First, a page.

[ad_1]

For the second consecutive year, Honolulu topped the charts as the hometown of the happiest flyers in the nation.

This is merely one of the revelations in a just-released report from TripIt, which for the second year in a row ranks the hometowns with the happiest travelers the nation, the top-rated airports for departures and arrivals (based once again on that all-important happiness factor), the top airports for international travel, and the happiest generation of travelers.

That’s a lot of travel-related happiness to digest.

The findings are based on a deep dive into TripIt users’ flight ratings. Researchers for the travel organization app looked at nearly one million such ratings to develop this year’s report.

TripIt found that where travelers live, which airports they visit, their generation, and the time of year they traveled all had an impact on how happy they were with their flight experience.

For instance, the majority of travelers that either departed from or arrived at airports that were not the main hub in that city tended to rate their flights higher.

“In my experience, smaller airports can be easier to navigate, less crowded, and be more efficient from parking and security to customs and baggage claim,” said travel expert Lee Abbamonte.

Yet despite this penchant for out of the way airports, it was the bustling hub of Dallas that took the number one spot for happiest travelers by departures and happiest travelers by arrivals.

Houston meanwhile, took the number two spot for departures and Chicago’s Midway ranked number two for arrivals. Rounding out the top five happiest airports for departures were Oakland, California; Midway; and Burbank, California.

On the arrival side, the remaining airports in the top five include Burbank, California; Houston, Texas, and Oakland, California.

That Oakland and Burbank consistently rank so well is an example of the smaller airport trend referenced by TripIt. (Burbank may also be it’s own special, happy place thanks to all the celebs flying in and out of the airport in private jets.)

As for that hometown happiness ranking, (which Honolulu topped), the report found that overall travelers living in southern cities rated their flights highest. Behind the number one ranked Honolulu, many cities below the Mason–Dixon line such as Tampa, New Orleans, Fort Lauderdale, and Atlanta captured many of the top 25 slots in the ranking. Cities rounding out the top five in this category, however, include Baltimore, Maryland; Nashville, Tennessee; Albuquerque, New Mexico, and Omaha, Nebraska.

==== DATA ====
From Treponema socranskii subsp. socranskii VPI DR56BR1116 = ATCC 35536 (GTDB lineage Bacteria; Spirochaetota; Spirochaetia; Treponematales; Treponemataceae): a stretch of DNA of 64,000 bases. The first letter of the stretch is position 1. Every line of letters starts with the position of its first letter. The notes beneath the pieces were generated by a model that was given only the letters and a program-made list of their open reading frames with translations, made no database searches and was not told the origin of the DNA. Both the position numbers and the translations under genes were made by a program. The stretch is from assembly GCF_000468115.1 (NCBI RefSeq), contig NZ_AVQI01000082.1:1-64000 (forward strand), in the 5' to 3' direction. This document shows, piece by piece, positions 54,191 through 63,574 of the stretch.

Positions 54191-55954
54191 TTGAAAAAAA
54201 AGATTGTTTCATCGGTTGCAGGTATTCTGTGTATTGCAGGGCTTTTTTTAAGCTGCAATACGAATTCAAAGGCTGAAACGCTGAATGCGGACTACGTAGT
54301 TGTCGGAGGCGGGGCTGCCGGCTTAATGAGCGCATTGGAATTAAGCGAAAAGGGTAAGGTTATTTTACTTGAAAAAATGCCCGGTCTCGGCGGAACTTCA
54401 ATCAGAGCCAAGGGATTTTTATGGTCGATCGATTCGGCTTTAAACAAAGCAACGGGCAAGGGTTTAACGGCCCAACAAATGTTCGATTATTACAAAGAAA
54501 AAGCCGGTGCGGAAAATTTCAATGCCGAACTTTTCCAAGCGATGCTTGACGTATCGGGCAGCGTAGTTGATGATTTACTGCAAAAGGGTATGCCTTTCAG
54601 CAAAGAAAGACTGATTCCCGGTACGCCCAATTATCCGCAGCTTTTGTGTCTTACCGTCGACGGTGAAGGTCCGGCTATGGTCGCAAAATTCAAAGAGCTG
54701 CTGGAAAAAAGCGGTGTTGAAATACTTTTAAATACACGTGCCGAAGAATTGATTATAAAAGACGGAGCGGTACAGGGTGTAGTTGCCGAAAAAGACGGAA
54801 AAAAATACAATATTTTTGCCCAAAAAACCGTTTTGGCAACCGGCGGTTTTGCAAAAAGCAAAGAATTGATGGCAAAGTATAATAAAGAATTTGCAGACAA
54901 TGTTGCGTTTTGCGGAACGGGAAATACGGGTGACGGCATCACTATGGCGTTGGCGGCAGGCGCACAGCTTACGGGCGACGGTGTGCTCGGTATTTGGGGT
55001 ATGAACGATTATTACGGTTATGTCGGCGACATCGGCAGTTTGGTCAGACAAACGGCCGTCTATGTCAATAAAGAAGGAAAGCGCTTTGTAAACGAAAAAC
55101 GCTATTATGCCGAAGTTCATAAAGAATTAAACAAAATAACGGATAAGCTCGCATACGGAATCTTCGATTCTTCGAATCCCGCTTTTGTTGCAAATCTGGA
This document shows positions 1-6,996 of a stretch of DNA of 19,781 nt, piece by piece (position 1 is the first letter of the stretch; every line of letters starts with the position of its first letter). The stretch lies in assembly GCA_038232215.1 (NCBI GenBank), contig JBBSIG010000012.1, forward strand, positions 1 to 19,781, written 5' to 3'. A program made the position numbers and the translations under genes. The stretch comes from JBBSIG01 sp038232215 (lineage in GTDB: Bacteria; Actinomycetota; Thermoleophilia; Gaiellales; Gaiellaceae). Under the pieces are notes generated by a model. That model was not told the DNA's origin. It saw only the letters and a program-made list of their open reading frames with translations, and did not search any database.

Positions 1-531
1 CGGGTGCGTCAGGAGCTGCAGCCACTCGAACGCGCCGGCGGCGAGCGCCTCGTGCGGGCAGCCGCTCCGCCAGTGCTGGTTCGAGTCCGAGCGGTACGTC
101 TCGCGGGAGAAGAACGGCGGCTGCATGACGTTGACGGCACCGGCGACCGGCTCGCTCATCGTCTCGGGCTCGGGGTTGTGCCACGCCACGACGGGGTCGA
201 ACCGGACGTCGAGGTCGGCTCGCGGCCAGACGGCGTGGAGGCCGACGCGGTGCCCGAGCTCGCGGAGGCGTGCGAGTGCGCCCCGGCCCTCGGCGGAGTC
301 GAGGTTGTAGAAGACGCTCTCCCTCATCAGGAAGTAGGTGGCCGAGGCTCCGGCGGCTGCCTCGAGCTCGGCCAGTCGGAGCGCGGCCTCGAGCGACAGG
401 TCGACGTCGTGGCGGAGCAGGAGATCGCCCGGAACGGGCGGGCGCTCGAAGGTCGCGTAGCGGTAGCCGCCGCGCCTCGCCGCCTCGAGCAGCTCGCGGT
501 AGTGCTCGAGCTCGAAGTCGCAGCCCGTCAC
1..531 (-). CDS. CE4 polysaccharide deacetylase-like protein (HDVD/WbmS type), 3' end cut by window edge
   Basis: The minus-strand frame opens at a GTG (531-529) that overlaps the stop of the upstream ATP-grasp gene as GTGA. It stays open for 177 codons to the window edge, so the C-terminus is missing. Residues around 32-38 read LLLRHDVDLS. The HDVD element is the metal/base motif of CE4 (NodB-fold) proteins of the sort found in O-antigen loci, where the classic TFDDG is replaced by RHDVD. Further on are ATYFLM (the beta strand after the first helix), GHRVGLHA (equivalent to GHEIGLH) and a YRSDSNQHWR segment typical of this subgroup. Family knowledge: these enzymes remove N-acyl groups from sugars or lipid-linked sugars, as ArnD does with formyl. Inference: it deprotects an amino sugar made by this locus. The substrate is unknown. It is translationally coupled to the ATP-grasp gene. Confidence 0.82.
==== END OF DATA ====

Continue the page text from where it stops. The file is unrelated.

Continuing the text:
It turns out there’s also a “happiest travel season”, according to TripIt. And the winner is fall. Travelers rated their flights the highest in the fall, with summer being the least happy season to travel. September, November, and October, nabbed the top three spots, in that order, for happy travelers.

LAX, airport, los angeles
PHOTO: The LAX sign, Los Angeles International Airport during the night. (photo via hstiver/iStock Editorial/Getty Images Plus)

Among the additional noteworthy findings, Los Angeles’ LAX nabbed the number one spot for happiest US airport for international travelers. (And who can blame those international travelers, given LAX’s fabulous international terminal filled with glam shopping and trendy dining.)

Rounding out the top five in this category were New York’s John F. Kennedy International Airport, San Francisco International Airport (SFO), Miami International Airport (MIA) and New Jersey’s Newark Liberty Airport (EWR).

One last note, the happiest flyers by generation category was topped by millennials. Yes, those born between 1983 and 1999 reported being the most satisfied flyers, followed by Baby Boomers and Generation X. The Xennials (the microgeneration between Generation X and Millennials), ranked as the least happy travelers.

What’s making Xennials so grumpy exactly?

“As Xennials, we’ve now been in the workforce for nearly two decades and many of us have traveled hundreds of thousands of miles during that time. We’ve developed preferences for how we like to travel and have less tolerance for disruption—especially those of us who are also raising young children,” said Amy Jackson, of TripIt.



[ad_2]

Source link